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Poster - Bill Graham Presents

Bill Graham Presents

  • Object:


  • Place of origin:

    San Francisco (designed)

  • Date:

    1968 (designed)

  • Artist/Maker:

    Lofthouse, Patrick (designer)
    Sozzi, Louis (photographer)

  • Materials and Techniques:

    Lithography on paper

  • Credit Line:

    Given by the Smithsonian Cooper-Hewitt, National Design Museum

  • Museum number:


  • Gallery location:

    In Storage

The Fillmore in San Francisco is a historic music venue, named after its original location at the intersection of Fillmore Street and Geary Boulevard. Known as the Fillmore Auditorium in the mid-1960s, concert promoter Bill Graham began a series of concerts featuring bands from the counterculture of the time. In 1968, due to his spiralling success, he moved to a larger venue which he named Fillmore West. Having closed in 1971, and after extensive repair work to fix earthquake damage, Graham's was revived when Live Nation reopened the original Fillmore venue in 1994.

San Francisco in the mid-1960s was the hub of the LSD and Hippie scene and the cultural and political rebellion of 1967's Summer of Love. The resulting influence of these factors on the artists of the area created the fantastic psychedelic posters of the Fillmore. Art dealer Jacaeber Kastor said of the posters, "They couldn't just tell you the information about the show. They had to tell you what kind of people you might meet, what kind of far out trip you might have or perhaps even reveal the mysteries of the universe. Wow. Quantum mechanics, visual mudwrestling, Acid test pop quiz on a phone pole!"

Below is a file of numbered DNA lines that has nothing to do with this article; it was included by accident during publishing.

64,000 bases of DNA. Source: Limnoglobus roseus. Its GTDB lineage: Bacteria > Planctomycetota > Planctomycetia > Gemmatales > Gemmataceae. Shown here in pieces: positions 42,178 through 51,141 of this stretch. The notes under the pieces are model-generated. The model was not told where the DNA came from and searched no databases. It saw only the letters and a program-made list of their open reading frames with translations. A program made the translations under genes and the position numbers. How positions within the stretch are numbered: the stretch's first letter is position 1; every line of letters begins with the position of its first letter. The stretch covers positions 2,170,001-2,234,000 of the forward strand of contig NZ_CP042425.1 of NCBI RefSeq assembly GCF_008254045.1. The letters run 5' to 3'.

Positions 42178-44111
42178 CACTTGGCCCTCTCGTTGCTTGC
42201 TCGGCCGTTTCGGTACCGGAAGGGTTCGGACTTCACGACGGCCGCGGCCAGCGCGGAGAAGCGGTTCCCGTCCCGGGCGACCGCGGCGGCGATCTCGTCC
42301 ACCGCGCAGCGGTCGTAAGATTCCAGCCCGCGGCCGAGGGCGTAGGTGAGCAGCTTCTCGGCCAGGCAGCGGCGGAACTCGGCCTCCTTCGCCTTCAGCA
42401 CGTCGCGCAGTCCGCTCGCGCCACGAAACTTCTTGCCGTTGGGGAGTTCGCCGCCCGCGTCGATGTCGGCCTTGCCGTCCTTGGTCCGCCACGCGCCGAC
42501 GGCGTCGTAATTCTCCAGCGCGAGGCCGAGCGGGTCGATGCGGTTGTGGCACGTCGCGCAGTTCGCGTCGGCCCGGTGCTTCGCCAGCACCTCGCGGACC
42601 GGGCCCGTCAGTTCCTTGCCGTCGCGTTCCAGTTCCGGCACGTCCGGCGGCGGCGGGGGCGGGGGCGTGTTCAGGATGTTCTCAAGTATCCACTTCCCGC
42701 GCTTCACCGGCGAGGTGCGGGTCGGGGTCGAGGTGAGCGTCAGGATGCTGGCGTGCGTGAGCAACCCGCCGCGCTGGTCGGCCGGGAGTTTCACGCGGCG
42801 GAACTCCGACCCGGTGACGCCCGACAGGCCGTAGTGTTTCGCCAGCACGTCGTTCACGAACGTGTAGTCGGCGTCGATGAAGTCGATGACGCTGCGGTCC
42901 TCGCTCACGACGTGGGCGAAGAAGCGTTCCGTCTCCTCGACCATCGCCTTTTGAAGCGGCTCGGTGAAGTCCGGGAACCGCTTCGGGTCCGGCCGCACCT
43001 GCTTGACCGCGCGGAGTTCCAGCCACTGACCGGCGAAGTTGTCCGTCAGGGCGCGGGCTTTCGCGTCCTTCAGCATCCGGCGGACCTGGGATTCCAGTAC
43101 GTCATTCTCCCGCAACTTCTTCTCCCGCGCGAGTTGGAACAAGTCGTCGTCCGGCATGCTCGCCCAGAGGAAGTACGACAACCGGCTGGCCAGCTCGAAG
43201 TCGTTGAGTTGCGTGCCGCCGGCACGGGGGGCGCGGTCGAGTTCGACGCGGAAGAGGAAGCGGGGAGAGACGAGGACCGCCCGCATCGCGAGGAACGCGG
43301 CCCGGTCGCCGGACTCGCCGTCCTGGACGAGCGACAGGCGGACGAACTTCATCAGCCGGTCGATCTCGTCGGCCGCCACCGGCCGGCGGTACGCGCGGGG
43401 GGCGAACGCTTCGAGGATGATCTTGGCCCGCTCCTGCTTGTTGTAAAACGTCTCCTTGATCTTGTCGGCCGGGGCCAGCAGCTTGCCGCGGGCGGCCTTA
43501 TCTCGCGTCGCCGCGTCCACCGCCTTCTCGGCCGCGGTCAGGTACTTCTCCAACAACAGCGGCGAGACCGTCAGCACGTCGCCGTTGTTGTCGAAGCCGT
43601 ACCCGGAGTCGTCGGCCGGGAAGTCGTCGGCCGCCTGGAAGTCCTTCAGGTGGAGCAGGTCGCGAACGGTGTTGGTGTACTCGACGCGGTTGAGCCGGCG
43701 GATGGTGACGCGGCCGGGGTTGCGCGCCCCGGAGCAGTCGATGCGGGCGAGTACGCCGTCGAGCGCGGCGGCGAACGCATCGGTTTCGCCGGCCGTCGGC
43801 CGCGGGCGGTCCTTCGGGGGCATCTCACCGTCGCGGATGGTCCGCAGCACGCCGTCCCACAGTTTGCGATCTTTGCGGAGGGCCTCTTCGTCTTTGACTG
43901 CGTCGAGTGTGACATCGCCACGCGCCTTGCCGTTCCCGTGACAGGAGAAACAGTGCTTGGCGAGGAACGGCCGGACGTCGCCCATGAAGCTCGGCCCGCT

This gig featured Love, an American rock band formed in 1965 in Los Angeles. They were instantly popular on the LA club scene, an energetic and loud band, often stoned. Their 1967 album, Forever Changes, is oft cited as one of the greatest albums ever made. Also on the bill was jazz multi-instrumentalist Roland Kirk. Kirk was a blind musician who appeared onstage with several different obscure types of saxophone around his neck, and other instruments including flutes and whistles, often with a gong in reach. He could play several wind instruments at a time, creating chords, and also used many non-musical devices such as sirens or alarm clocks. His studio output often used primitive electronic sounds and tape-manipulated musique concrète.

Physical description

Poster advertising Love, Staple Singers and Roland Kirk performing April 18 at Fillmore, and 19-20 at Winterland, 1968, San Francisco. White edge with text in gold forming the shape of a beetle, emanating blue and dark green stripes.

Place of Origin

San Francisco (designed)


1968 (designed)


Lofthouse, Patrick (designer)
Sozzi, Louis (photographer)

Materials and Techniques

Lithography on paper


Height: 50.8 cm, Width: 35.6 cm

Object history note

Transferred as part of a collection from the Cooper Hewitt Museum, New York, in 1985.

Descriptive line

Poster advertising Love, Staple Singers and Roland Kirk performing April 18 at Fillmore, and 19-20 at Winterland, 1968, San Francisco.

Bibliographic References (Citation, Note/Abstract, NAL no)

Lemke, Gayle The Art of the Fillmore 1966-71, Thunder's Mouth Press, New York, 1999
Poster Collecting. Fillmore Poster. 06 August 2010.

Subjects depicted



Entertainment & Leisure; Advertising


Theatre and Performance Collection

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